January 22, 2018

Post Workout Habits: Jacuzzi, Ice Bath, or Neither?

Jarrett Pflieger

You just had your hardest training session of the week, your muscles are screaming, and you need relief now! Nothing looks more appealing than the hot steam rising up from a hot tub, urging you to come take a dip and ease your pain.

Although a nice warm bath or Jacuzzi feels great after a hard training session, it may not be the best thing for your muscles. In fact, it may even put a damper in your recovery. After a hard workout, you actually damage your joints and muscles. No, not serious damage like an injury, but micro-trauma that causes your muscles to become inflamed and swollen. Your body healing from this is what allows you to adapt and become stronger, faster, etc.

The faster you can reduce this inflammation and swelling, the sooner you will recover and be ready for your next workout. The best way to do this is with cold, not hot. A cold- water bath following exercise is believed to reduce swelling and breakdown of tissue, constrict blood vessels, and flush out waste products from your muscles like lactic acid. Scientific studies are mixed on the subject, but athletes that use cold-water baths swear by it. We say cold water, and not ice water, because the water does not actually have to be ice cold to get the benefits. “Ice” water can actually be less effective than just “cold” water that is around 50-60 degrees. Plus, it is much more tolerable.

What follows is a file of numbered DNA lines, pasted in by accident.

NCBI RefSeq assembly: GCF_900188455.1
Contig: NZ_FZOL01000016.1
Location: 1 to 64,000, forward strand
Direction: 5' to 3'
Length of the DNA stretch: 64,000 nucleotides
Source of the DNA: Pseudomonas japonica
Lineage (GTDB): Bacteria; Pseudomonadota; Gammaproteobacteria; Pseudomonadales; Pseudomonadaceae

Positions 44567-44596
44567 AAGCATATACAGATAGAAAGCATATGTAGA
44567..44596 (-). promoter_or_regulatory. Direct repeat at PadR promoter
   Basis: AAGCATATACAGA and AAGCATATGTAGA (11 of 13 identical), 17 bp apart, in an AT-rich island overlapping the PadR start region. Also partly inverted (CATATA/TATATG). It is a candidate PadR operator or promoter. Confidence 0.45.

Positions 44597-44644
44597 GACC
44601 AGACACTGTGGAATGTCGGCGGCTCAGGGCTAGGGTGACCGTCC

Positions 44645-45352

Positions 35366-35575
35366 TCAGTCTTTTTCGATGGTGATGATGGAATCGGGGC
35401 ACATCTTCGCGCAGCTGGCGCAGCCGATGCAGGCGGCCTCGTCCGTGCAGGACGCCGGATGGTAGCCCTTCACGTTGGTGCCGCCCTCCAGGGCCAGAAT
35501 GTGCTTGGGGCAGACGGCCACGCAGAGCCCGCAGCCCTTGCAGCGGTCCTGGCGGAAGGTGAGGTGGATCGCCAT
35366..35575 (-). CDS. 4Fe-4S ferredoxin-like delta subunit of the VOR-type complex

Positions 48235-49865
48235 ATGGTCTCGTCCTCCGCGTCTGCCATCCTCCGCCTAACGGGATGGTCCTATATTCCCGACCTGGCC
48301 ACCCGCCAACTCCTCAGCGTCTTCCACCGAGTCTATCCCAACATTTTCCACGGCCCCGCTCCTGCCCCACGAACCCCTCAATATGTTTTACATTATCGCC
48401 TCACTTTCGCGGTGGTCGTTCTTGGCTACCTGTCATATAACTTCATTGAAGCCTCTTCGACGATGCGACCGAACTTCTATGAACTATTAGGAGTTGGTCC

The time you should spend in the water varies in opinion. The most common duration is immersion for 10-14 minutes, but like most things, it probably varies depending on the individual. Just experiment with cold-water immersion in the bathtub, pool, ocean, etc. See how your legs feel the next day compared to what you felt like without cold-water therapy.

Another practice is to alternate cold and hot water for several cycles. For instance, try alternating one-to-two minutes cold, two minutes hot for around three cycles. Only submerge your legs and lower torso when trying any of these methods. It can be dangerous for your whole body to experience temperature change this rapidly. You should never try any of these methods without thoroughly cooling down after a workout for around 10-15 minutes. It is like putting hot metal in cold water, it just doesn’t mix well.

Try to experiment with some different techniques and record your results so you can go back, review your notes, and see what worked the best. One thing is for sure, the worst thing to do after a workout is to not cool down and just plop on the couch. You will take much longer to recover and will miss out on vital performance gain opportunities.

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